The Catholic Church offers many blessings, the sacrements being one of the most significant. But coupled along with that are the global children of the Church and the vast shining examples of good that they not only represent but advocate. Over the past few years, the Catholic Church has had to acknowledge its serious shortcomings in relation to the horrific sex scandal, among other things. The hierarchy was looked upon-and unfortunately to a certain degree still is-with scorn and jaded cynicism, and any chance of genuine rectification seemed almost impossible. It appeared to be an institution that was floundering in a sea of mistrust and anger, and rightfully so, especially in fully comprehending what happened to the victims. Along with the religious was the devout laity who took the helm and helped to usher in a deeper understanding of not humanism, per se, but of the true, palpable manifestation of faith and of the Divine gift that it really was and is. They, the laity and religious did not say that the doctrine of the Church was unsound and unstable, but rather, it was the varied manipulative and disordered practitioners of the dogma(s) that were. It was the foreknowledge and secretiveness that only added fuel to the fire. So much turmoil and havoc on so many. Hence, it was a real joy to read Saintly Men of Modern Times by Joan Cruz Carroll, because in this biographical work she illustrates the vital importance played by lay Catholics and how their holy essence of living out the Gospel has redefined, refined and added to the totality of the Catholic Church. When one thinks of sainthood, one normally thinks of that honor being afforded only to mystics, monks, priests and nuns and so forth. Yet, Pope John Paul II changed all that, and Carroll's book details in picturesque detail the lives of these men who had or are on their way to affording the honor of the alter. And some of the examples are quite startling: a former alcoholic (Matt Talbot), a former satanic priest (Bartolo Long) to medical doctors (Joseph Moscati and Ladislaus Batthyany-Strattmann) or just everyday holy blue-collar joes (Franz Jagerstatter and Dominic Cesari). A reader will be able to identify with any number of examples profiled in this book, and therein is where the beauty lies, in the underlying truth of the beauty of confession, the Holy Eucharist, the Mass, the rosary, et cetera. These men, married, single, martyred, lived out their baptism in the truest sense of the word, making the universal call to holiness an integral part of their identity. Men to stand with priests.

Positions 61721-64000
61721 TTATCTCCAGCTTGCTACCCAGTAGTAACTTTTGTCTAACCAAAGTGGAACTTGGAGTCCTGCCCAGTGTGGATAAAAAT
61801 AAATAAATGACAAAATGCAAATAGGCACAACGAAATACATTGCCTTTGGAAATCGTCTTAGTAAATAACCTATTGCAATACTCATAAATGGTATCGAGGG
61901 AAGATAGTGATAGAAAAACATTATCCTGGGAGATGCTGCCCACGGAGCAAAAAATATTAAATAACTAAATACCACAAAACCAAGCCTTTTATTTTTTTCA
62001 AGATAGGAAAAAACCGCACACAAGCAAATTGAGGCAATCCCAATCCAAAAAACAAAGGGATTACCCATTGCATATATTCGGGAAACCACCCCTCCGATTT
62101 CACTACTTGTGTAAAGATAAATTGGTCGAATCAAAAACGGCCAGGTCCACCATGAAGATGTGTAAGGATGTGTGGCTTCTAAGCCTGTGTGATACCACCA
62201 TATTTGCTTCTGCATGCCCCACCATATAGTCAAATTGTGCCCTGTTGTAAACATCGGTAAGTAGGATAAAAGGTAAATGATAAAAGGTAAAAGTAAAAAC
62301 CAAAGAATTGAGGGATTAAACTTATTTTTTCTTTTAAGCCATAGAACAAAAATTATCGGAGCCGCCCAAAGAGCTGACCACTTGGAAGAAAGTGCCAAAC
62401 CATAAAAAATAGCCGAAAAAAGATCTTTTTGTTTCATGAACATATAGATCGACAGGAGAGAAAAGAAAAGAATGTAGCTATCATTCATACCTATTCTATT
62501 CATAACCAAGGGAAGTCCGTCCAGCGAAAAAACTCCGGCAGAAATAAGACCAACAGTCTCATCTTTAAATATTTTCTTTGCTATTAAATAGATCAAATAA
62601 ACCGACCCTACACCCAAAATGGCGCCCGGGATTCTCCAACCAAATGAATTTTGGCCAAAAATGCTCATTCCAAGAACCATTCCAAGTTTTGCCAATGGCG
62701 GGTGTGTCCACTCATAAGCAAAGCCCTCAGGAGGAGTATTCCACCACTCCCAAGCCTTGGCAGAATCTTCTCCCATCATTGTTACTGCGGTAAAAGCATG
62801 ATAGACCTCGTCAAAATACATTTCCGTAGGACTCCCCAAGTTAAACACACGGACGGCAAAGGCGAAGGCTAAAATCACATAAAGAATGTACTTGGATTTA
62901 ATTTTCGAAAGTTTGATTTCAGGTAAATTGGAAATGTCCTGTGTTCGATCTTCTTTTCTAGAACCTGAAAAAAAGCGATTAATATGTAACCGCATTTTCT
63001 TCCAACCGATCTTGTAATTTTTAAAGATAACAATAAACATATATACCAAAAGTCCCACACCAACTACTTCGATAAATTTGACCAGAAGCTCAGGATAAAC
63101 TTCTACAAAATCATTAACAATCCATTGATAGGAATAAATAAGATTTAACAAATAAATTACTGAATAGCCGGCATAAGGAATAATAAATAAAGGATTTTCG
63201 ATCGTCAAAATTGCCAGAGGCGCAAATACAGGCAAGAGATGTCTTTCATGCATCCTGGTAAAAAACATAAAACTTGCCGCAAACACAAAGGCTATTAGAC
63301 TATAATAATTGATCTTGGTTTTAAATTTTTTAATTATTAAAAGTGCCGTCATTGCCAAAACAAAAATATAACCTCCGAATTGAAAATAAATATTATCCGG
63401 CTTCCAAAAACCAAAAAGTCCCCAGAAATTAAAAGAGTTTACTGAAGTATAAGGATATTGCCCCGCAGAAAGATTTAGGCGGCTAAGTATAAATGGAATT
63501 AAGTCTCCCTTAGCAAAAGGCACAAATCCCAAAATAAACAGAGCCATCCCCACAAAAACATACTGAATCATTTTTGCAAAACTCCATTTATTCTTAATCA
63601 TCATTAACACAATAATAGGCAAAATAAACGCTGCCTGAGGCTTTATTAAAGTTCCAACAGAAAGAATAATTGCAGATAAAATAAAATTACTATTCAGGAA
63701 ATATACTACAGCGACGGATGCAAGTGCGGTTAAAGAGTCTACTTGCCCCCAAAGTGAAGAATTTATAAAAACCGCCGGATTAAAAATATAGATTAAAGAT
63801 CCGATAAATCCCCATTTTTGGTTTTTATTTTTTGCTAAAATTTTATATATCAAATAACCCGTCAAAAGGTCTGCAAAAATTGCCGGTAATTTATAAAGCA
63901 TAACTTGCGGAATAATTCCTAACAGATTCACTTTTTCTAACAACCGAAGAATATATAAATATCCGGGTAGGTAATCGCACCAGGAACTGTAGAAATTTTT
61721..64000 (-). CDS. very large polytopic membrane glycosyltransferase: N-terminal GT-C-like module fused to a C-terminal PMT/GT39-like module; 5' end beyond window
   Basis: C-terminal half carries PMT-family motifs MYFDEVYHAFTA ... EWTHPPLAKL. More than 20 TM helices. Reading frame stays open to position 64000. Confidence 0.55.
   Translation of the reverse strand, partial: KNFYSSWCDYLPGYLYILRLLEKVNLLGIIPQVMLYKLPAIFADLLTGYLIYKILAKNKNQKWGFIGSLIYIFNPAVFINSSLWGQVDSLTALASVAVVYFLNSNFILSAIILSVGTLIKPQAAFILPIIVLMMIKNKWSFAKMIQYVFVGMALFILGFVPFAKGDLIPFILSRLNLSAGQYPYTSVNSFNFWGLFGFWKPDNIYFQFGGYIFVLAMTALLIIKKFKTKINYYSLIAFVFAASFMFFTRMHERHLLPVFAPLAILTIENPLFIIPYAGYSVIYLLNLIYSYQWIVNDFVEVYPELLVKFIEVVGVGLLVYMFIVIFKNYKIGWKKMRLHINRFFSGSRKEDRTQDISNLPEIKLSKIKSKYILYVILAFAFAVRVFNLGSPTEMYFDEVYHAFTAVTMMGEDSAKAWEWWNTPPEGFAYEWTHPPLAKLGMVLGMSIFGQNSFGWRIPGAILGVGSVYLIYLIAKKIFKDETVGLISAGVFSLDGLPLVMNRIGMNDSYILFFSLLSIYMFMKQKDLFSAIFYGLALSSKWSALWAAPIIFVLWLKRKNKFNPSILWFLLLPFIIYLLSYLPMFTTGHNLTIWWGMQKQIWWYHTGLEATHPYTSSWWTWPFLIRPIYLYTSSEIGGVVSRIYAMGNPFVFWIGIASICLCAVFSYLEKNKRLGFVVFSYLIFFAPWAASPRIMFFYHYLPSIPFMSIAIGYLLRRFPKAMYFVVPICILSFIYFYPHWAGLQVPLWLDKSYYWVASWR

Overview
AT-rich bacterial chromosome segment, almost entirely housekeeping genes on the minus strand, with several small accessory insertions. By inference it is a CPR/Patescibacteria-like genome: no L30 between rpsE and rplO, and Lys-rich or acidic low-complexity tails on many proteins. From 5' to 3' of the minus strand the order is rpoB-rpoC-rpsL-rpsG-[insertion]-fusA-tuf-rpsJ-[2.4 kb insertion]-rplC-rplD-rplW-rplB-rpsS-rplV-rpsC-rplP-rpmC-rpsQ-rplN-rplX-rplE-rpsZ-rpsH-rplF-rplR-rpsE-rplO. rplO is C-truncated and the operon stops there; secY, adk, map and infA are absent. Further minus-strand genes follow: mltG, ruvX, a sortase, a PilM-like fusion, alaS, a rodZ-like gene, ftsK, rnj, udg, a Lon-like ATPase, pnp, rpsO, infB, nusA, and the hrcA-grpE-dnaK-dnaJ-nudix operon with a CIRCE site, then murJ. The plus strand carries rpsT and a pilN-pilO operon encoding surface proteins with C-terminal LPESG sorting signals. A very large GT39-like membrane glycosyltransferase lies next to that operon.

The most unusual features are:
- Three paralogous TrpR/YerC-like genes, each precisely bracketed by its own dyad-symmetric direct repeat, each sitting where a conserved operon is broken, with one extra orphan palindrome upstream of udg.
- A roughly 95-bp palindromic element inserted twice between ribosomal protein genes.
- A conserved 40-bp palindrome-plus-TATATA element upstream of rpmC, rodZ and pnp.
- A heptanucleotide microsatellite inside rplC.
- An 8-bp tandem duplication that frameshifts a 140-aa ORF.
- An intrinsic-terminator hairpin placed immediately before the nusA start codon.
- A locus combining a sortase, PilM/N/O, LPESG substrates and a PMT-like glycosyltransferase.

The Catholic Church offers many blessings, the sacrements being one of the most significant. But coupled along with that are the global children of the Church and the vast shining examples of good that they not only represent but advocate. Over the past few years, the Catholic Church has had to acknowledge its serious shortcomings in relation to the horrific sex scandal, among other things. The hierarchy was looked upon-and unfortunately to a certain degree still is-with scorn and jaded cynicism, … more
Joan Carroll Cruz For every Catholic man, here are heroes you can relate to. Men need role models, too. Here are more than 70 of the best: great men of modern times who lived their faith even when it meant giving up everything they had. From horse trader to Prime minister, these are men from every walk of life. Doctors, lawyers, construction workers, and civil servants all found holiness where they lived and worked. Some of them were martyrs to oppressive governments. Others were martyrs to physical ailments, or other problems that are all too familiar to us. A detailed topical index makes it easy to find heroes by their professions or by the problems they faced. Numerous photos bring the heroes to life as real people. This is the perfect gift for any Catholic man or boy, and an inspiring pick-me-up when you need a spiritual lift.